“Notification of a poor mental health score via a mental health technology platform without appropriate clinical intervention in place could cause more distress,”
warns Christine Husbands, managing director of RedArc, further enforcing the need for strong clinical human support to supplement technological solutions.
RedArc believes that employers, employees, insurers and the wider mental health community are increasingly seeking technological solutions that allow more people to manage their own mental wellbeing – this includes phone apps through to online tools and resources, often enabling self-management of some of the less serious mental health conditions, and some give a clinical mental health assessment or score.
Technology is not a substitute for a medical professional
Technology is undoubtedly an efficient way to allow individuals to engage with a resource in their own time and privately, getting help at an early stage, hopefully before they become too unwell to work. However this can only go so far. What is needed is for technology to guide people with more severe or complex needs into strong clinical help from a medical practitioner – but RedArc believes that this support is not always provided.
Christine Husbands continued:
“If an individual has had the courage to engage with an online tool that tells them they are in a serious position, then support needs to be delivered appropriately and efficiently. Often those that do seek help, leave it until they have reached crisis point, and so being given a negative mental health assessment only goes to emphasise their concerns. If the right support does not materialise, the individual can be left high and dry and their mental health could deteriorate further.”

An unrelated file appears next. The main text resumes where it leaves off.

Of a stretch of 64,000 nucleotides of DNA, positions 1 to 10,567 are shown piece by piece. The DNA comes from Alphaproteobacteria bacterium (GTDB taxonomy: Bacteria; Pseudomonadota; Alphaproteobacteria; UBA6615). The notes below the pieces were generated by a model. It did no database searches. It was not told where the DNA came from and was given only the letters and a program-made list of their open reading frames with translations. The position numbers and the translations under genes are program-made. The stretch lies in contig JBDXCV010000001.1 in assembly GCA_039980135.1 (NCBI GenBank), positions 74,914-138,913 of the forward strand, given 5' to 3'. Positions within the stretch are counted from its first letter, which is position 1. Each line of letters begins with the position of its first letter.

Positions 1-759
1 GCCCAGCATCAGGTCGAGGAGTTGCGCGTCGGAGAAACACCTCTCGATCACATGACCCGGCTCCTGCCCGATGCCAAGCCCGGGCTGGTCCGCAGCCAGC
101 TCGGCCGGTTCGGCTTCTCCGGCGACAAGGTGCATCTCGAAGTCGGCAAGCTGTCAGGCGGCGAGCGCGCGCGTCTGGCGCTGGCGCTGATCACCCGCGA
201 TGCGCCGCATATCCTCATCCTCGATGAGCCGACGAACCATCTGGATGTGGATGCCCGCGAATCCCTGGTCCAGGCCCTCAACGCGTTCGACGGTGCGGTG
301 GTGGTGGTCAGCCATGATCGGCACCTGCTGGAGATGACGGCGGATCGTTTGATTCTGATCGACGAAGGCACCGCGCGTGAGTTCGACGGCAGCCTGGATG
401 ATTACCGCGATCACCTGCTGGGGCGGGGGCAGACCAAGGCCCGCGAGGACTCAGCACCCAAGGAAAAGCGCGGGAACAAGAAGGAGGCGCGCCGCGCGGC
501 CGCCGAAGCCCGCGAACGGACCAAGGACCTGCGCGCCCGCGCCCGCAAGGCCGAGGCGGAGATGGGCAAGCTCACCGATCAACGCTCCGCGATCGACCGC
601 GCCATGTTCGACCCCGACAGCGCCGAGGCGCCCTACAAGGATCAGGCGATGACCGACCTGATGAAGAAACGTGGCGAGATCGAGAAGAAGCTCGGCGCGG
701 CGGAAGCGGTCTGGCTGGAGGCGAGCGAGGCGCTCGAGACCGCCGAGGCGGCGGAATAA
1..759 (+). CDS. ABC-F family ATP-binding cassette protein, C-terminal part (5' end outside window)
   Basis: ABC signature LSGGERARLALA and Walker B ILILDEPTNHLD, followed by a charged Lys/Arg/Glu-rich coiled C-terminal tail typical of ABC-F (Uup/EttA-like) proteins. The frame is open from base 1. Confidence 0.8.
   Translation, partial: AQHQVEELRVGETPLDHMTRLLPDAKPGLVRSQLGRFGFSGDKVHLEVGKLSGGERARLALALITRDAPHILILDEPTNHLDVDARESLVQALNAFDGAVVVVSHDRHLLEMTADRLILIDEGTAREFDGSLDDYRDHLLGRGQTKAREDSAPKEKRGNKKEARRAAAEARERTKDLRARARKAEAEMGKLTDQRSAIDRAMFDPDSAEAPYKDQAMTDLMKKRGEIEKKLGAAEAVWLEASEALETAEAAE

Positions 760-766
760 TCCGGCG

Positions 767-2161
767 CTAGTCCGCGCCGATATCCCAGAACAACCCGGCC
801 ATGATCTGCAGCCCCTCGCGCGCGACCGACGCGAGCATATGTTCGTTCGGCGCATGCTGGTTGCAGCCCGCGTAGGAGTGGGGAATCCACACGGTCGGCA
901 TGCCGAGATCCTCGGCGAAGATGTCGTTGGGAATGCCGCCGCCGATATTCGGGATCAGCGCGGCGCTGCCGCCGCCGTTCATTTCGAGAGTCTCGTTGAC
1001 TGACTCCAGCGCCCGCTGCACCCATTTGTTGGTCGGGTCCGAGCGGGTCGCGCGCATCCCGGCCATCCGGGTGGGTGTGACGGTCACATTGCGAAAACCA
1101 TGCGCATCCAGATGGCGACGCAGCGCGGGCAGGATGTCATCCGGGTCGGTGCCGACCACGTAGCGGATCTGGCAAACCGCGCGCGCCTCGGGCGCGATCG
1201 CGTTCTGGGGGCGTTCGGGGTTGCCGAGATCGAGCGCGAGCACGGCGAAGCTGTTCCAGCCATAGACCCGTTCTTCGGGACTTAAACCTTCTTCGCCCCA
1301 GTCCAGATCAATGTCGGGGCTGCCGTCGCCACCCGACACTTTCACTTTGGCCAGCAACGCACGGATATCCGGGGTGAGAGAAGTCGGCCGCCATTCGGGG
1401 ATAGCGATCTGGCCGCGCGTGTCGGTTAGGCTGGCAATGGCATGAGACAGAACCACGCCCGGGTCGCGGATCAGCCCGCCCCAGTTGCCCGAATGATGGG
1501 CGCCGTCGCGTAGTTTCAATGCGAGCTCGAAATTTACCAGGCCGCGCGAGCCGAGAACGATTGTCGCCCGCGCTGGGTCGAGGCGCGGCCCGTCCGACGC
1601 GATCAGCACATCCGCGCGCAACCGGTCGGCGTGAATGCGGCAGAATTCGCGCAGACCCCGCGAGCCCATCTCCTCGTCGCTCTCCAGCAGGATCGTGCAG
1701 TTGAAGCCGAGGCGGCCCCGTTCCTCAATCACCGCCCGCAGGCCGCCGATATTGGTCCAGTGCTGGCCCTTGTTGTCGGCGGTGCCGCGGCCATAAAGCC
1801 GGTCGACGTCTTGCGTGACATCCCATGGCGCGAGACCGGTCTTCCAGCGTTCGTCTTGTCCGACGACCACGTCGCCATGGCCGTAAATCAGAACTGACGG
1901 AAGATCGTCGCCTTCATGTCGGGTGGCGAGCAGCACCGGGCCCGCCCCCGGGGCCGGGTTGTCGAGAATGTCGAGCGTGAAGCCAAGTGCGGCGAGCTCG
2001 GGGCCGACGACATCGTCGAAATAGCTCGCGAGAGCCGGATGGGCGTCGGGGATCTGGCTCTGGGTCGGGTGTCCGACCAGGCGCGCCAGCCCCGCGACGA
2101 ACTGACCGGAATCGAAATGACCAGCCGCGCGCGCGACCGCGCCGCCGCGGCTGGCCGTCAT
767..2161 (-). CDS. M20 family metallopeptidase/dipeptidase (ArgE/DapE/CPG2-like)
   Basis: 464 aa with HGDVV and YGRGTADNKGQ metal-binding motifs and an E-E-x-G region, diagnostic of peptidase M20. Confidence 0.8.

Dr Andres Fonseca, is Co-Founder & CEO of Thrive, an app that has been developed using clinical techniques to help manage common mental health conditions, agrees with Husbands:
“We offer tripartite support for our users – prevention, detection and treatment – and depending on the results of the questionnaires that screen for anxiety and depression; we can and do direct people to external support. Technology is an amazing facilitator and for many people, the ability to self-manage their mental health via online therapeutic techniques is enough to improve their mood and resilience. However, any organisation that is seeking to provide mental health support to their staff or customers via an app should ensure that safe guards are in place and that a user who really needs bespoke support from a medical expert can access that quickly and efficiently.”
Some EAPs force a patient to choose between inappropriate treatment or delays
Some employee assistance programmes (EAPs) now use technology as a route into their range of services, which is definitely a step in the right direction in making access more convenient. However, many EAPs have a limited range of mental health therapies, do not offer a sufficient number of sessions, nor do they carry out a clinical assessment to determine what would be the most appropriate therapy. Individuals, many of whom will have complex needs, will not know whether they need counselling or other specialist therapies, such as cognitive behavioural therapy (CBT) or a range of others, and therefore may undergo a course which is not appropriate for them. If they choose to apply for an assessment via the NHS before accepting treatment, they may face delays which will only serve to exacerbate their condition.
Christine Husbands concluded:
“We have to be certain that we aren’t leaving mental health patients in the lurch – particularly in cases where the technological solution, provided with good intention, has highlighted that the individual does have a significant problem.
“Convenient, early access to a strong clinical mental health support programme, harnessing the power of technology, supported by human intervention, is in my view, the solution to the seemingly ever-increasing mental health problem faced by insurers and employers.”